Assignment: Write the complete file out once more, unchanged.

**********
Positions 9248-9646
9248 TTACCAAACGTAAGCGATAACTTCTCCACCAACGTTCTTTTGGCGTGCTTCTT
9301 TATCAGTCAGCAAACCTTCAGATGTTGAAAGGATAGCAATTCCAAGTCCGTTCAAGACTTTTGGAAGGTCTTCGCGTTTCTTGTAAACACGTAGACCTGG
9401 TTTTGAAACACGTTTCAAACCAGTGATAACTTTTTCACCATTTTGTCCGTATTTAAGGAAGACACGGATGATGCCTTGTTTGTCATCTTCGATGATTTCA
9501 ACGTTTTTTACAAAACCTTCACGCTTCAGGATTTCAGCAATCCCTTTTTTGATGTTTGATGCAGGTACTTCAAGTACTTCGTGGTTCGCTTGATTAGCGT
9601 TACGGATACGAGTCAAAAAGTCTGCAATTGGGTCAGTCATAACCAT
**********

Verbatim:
Positions 9248-9646
9248 TTACCAAACGTAAGCGATAACTTCTCCACCAACGTTCTTTTGGCGTGCTTCTT
9301 TATCAGTCAGCAAACCTTCAGATGTTGAAAGGATAGCAATTCCAAGTCCGTTCAAGACTTTTGGAAGGTCTTCGCGTTTCTTGTAAACACGTAGACCTGG
9401 TTTTGAAACACGTTTCAAACCAGTGATAACTTTTTCACCATTTTGTCCGTATTTAAGGAAGACACGGATGATGCCTTGTTTGTCATCTTCGATGATTTCA
9501 ACGTTTTTTACAAAACCTTCACGCTTCAGGATTTCAGCAATCCCTTTTTTGATGTTTGATGCAGGTACTTCAAGTACTTCGTGGTTCGCTTGATTAGCGT
9601 TACGGATACGAGTCAAAAAGTCTGCAATTGGGTCAGTCATAACCAT